tv Conversation with SBA Administrator Linda Mc Mahon CSPAN September 3, 2017 12:15pm-12:52pm EDT
not believe that. but when they see the president on camera at the rallies is what we see in the oval office is what we see in the signing see will be doing today. there is only one donald trump and i'm glad he is president of , the united states. host: mick mulvaney, thanks for your time. >> now, c-span's profile interview with linda mcmahon, administrator for the small business administration. this is just over 30 minutes. steve: linda mcmahon, let's begin where your story begins, growing up in north carolina. an only child? ms. mcmahon: an only child. that is right. my parents realized they had perfection, and they stopped. [laughter] steve: what role did that have shaping your political views and ideology? ms. mcmahon: not so much my political views, but my parents were honest, hard-working people. who were employees at cherry point airbase. we lived about 15 miles from the airbase.
both my mom and dad worked there. i had a fantastic upbringing and childhood. my paternal grandmother lived with us most of my life. so i had that dual advantage of having an older person's perspective, as well as having my parents' perspective. steve: i read that you were a tomboy? ms. mcmahon: i was a tomboy, yes. i guess i still am a tomboy. i still like to play sports. i played baseball with the boys at recess. i could never jump rope. it was something i could not do. the girls seemed to be very involved in jumping rope. since i was my father's son and my mother's daughter, i learned how to play baseball and basketball. and yet, i would come into the house, my mom would show me how to set the table and cook and do the things that she did after she came home from her job as a budget analyst. steve: and your mom is still alive? ms. mcmahon: my mom is still alive. she is 90 years old, and she has been one of the greatest role models in my life. steve: can you recall the best advice she has ever given you?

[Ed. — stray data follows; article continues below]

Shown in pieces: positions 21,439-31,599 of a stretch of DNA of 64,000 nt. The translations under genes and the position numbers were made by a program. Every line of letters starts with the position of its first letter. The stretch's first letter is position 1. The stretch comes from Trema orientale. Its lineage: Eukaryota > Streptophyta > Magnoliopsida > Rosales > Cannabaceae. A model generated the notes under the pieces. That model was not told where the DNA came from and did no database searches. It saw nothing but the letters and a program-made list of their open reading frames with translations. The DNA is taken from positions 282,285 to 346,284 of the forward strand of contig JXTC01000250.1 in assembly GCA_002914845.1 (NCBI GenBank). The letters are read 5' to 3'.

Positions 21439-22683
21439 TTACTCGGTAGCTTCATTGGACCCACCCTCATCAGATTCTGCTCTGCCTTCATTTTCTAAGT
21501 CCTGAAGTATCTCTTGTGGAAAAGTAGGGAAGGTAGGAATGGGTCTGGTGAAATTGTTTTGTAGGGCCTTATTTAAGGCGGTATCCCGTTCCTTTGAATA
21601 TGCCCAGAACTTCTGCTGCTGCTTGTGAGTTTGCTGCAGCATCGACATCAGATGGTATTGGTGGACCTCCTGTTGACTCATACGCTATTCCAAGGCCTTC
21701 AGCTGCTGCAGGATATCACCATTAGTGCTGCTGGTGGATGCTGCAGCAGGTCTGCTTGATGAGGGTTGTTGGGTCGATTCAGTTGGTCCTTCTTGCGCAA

ms. mcmahon: my mom always just with me to be yourself. she said just, always do your , best, but be yourself, regardless of what company you are in. because if you try to be somebody you are not, you will be perceived as the phony you are trying to represent. steve: you met your husband when you were in high school, correct? ms. mcmahon: actually, yes. just barely in high school. i was 13, and he was 16. steve: what did your parents think? ms. mcmahon: well, meeting him was one thing. [laughter] i said hello to him. i met him in church. we did not date for another couple years. but i met him when i was 13 and he was 16. steve: did he come to your house often? ms. mcmahon: sometimes? not a lot. after we started dating, he would come for sunday dinner. that sort of thing to meet my parents. he loved my mom and dad. and they loved him. steve: how did that evolve? ms. mcmahon: it evolved, because, in the summers, primarily, we would see each other.
when we first said hello and met, he was a fish been, and so he was just visiting his mother, who lived in my hometown. and then when he started college and i was still in high school, we would see each other every other weekend. and as our relationship got more serious, we would see each other every weekend. he would hitchhike from east carolina university back to new bern, and we would see each other over the weekend. steve: and you finished college in three years? ms. mcmahon: i did. steve: but before that you got married? ms. mcmahon: right out of high school, i got married. i graduated in june. we got married in august. vince was already at east carolina. i started my freshman year at east carolina. it took him a little longer to graduate. it took me a little less time. so, we finished together. steve: what were you thinking, i assume 17, 18-years-old, getting married? ms. mcmahon: 17, yes. it was just a time of falling